Five vegetarian travellers, including vegans, tell you how to survive in carnivore countries Jordan, Myanmar, Portugal, Kenya and Switzerland
Ajit Balgi in Amman
'Learn to love falafel'
Though his online search only threw up falafel, hummus and shawarma as vegetarian options, Ajit Balgi ventured on a culinary trip to Jordan, last December. "The research prepared me for the worst," recalls the 32-year-old founder of wine consultancy, The Happy High. His eight-day itinerary packed Amman, the coastal city of Aqaba, historic Petra and the wilderness of Wadi Rum and the Dead Sea. For breakfast, he relished Ful Medames, comprising mashed fava beans seasoned with the indigenous spice sumac, and the vegetarian version of Galayat, a tomato-garlic gravy dish, usually cooked with meat or eggs.
"Learn to love falafel because wraps are your only hot, vegetarian street food option," says Balgi. He shares a tip: Ask vendors to smear it with Moutabal, a dip of smoked aubergine. He also suggests bingeing on desserts like Warbat, akin to baklava, and semolina-coconut sweet cake Hareeseh. "Also, try Kunafeh, a layered dessert soaked in rose-scented sugar syrup, at Habibah in Amman."
Enjoy eating on the streets of Amman and Aqaba as there's nothing around the Dead Sea. Buy your wine at the airport (it is expensive in the city) to pair it with veg food.
Vegan spread that Ritika Arya
'My meal was bread with a spread'
Vegan for the past six years, 27-year-old Ritika Arya, Waldorf-certified educator and spiritual scientist, embarked on an 11-day trip to Switzerland last March, which included attending a five-day conference in Dornach, a countryside, fairytale town. "The few restaurants that served vegetarian options would shut by 6 pm," she says. So, she stocked almond milk, hummus, vegan pesto, rice crackers and baked vegan bread.
Enjoyed in Basel
"My breakfast was almond milk and cereal. I would have bread with different spreads for lunch and dinner," says Arya. Her advice: Learn to read local language to "interpret labels correctly". In the neighbouring, more popular town of Basel, she enjoyed a hearty meal at vegan restaurant TitBits. "After facing so many challenges, it felt like heaven."
Adventures in smaller towns require perseverance and bigger towns demand research and scouting. Take help from locals.
Divyakshi Gupta in Myanmar
'Khaw Suey is a term for snacks'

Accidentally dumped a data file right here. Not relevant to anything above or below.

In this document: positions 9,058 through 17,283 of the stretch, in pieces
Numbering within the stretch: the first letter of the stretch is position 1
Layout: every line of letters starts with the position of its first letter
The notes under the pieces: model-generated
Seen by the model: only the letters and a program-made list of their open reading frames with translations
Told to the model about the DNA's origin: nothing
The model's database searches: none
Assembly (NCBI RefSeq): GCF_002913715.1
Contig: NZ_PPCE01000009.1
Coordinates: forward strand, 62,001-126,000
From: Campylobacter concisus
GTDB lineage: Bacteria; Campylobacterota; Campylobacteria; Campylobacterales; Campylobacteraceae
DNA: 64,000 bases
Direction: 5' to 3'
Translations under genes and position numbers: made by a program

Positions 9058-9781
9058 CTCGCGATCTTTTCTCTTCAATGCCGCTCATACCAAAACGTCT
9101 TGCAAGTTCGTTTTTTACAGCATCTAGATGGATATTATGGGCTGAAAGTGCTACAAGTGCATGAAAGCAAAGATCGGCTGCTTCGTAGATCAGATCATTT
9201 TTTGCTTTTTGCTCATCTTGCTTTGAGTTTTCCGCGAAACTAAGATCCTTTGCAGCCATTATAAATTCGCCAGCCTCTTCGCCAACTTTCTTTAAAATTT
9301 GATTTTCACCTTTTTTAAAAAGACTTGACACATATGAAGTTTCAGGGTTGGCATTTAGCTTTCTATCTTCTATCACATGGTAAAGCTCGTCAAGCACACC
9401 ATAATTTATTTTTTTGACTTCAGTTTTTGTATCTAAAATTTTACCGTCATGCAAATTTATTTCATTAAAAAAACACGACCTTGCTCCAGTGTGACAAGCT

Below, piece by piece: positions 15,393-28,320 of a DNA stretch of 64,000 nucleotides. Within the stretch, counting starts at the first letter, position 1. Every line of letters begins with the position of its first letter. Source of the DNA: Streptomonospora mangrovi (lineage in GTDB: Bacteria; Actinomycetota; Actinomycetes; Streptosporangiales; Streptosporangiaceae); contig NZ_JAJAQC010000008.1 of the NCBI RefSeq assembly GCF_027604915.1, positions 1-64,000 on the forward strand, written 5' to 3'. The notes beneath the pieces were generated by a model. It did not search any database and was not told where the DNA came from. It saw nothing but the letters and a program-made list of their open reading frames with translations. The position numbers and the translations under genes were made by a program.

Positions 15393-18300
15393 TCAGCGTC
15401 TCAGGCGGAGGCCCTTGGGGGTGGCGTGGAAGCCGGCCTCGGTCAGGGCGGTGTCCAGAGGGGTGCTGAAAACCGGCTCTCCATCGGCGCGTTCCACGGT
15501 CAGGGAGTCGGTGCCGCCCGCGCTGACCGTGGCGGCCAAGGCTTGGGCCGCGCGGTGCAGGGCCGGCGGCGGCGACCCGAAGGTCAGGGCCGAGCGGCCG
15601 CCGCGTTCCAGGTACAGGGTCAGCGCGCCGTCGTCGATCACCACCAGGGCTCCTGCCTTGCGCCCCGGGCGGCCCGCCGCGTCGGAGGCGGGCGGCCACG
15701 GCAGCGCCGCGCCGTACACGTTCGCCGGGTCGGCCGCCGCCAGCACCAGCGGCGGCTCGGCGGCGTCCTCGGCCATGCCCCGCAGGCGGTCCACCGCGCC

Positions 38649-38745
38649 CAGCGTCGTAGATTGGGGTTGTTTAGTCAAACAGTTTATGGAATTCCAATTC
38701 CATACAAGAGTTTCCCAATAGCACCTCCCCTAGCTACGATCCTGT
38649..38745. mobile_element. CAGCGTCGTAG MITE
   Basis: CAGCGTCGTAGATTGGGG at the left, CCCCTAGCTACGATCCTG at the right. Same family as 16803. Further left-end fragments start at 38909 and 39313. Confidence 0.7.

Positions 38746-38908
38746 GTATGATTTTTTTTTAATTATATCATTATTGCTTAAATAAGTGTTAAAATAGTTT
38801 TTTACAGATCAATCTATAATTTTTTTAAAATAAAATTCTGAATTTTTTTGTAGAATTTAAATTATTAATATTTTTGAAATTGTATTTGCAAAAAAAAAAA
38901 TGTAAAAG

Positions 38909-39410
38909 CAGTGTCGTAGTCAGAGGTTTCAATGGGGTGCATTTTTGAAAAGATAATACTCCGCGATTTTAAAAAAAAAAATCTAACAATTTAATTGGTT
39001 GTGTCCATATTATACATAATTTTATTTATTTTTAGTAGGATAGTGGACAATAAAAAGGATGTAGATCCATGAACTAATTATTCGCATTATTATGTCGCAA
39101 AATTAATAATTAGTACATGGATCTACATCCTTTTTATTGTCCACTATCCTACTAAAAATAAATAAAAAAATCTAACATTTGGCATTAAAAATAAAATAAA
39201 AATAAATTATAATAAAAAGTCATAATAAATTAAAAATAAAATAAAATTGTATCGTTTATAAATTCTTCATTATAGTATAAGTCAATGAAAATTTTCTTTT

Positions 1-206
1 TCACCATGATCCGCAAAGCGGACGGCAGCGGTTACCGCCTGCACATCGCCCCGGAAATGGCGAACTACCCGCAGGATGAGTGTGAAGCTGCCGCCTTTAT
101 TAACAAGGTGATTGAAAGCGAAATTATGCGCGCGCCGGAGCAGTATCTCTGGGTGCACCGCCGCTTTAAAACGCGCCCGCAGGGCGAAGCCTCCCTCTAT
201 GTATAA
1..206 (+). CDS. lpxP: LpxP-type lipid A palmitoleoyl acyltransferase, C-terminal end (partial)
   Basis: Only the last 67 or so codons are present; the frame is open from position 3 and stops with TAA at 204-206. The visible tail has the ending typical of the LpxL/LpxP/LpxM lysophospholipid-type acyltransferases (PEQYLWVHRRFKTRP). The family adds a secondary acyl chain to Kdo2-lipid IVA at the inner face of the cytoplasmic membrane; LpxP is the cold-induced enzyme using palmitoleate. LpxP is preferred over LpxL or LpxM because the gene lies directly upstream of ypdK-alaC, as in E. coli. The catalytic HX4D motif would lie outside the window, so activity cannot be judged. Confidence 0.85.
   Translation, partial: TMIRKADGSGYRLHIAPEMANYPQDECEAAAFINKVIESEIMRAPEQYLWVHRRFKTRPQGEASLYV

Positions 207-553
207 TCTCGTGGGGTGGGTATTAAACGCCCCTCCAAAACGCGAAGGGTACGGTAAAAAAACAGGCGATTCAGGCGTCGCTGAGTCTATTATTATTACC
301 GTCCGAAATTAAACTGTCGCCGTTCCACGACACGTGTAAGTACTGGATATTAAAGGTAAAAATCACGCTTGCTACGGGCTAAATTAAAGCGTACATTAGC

Knowing that she would be in a country for nine days where "fish is omnipresent", 28-year-old travel blogger Divyakshi Gupta carried thepla as back-up. "But using the miracle word 'Tathaloo', meaning lifeless, helped me sail through the trip," says Gupta, who discovered local options in Mandalay, Yangon, Lake Inle and Bagan.
Mont Lin Ma Yar
These included Mont Lin Ma Yar (fried rice pancakes) known as husband-and-wife snack "because twin pancakes are stuck together" and salads made using fresh tomatoes plucked from floating farms at Lake Inle. Her favourite was a meal with mock meat, yellow tofu, assorted mixed vegetables and rice at Burmese restaurant, Little Bit Of Mandalay. "I also searched for the famed Burmese Khaw Suey, only to find my guide explaining that Khaw Suey is a generic term for snacks," laughs Gupta.
Learn phrases like 'Atha ma sa bu (I don't eat meat)'. It's easy to find Fried Rice and Shaan Noodles.
Rita Theobald (fourth from left) with her family and the tribes of Maasai Mara
'Ugali tasted exactly like idli!'
While Peter and Rita Theobald usually plan their own trips, they opted for a local tour by Gamewatchers, on their visit to parts of Kenya in 2011. "They took care of our safaris and food. It also turned out to be cheaper," shares Rita, who turned vegan in 1996. "In Maasai Mara and Serengeti National Park, we stayed in tents. Our meals comprised couscous or quinoa salad that the operator had organised, along with local-style vegetable stew with carrots, potato and peas, cooked in tomato. We enjoyed it with Ugali, a Kenyan dish made of mixed flour (sorghum, cornmeal, millet), which tasted like idli!" recalls Theobald, adding that between-meal snacks largely comprised fruits like pineapples and banana, found abundantly in the region.
Since Africa has a large Gujarati population, restaurants know that vegetarian means no egg too. Opt for a local tour for an authentic experience. Stock up on fruit and fruit juices from a local supermarket.
Komal Lath in Cascais, Portugal
'Fish is considered vegetarian'
With dried salted cod and grilled sardines making up the base of most dishes, one naturally assumes that finding vegetarian cuisine in Portugal would be tough. However, 31-year-old Komal Lath sailed through Lisbon and Cascais for six days in 2014. "Being an eggetarian made it simpler, but they use duck eggs, so the flavour is drastically different," says the head of a communications consultancy. Instead, she relished Caldo Verde (a traditional green soup), Broa de Milho (corn and rye bread), Pasteis De Nata, an egg tart pastry, which she recommends having in the neighbourhood of Belem. "Main courses are meat-heavy, but we found types of cheese, olives, wines and breads along with pizza and spaghetti. Restaurant owners are friendly, and will customise, especially if they offer live cooking. I did carry fruits on day trips to Cascais and Sintra. We found an interesting shawarma shop and tried Arroz Doce (rice pudding) that tasted like kheer. But ensure you mention 'no pesca' because fish is considered vegetarian," shares Lath, who would enjoy buttermilk pancakes for breakfast.
Be open to eating egg or carry energisers like bars and dry fruit. Try sweets and cheeses from nearby villages and areas like the Docks and Cascais, which is the last point of Europe. Locals are high on hospitality and feel awful if you don't have a good time. Tip well.
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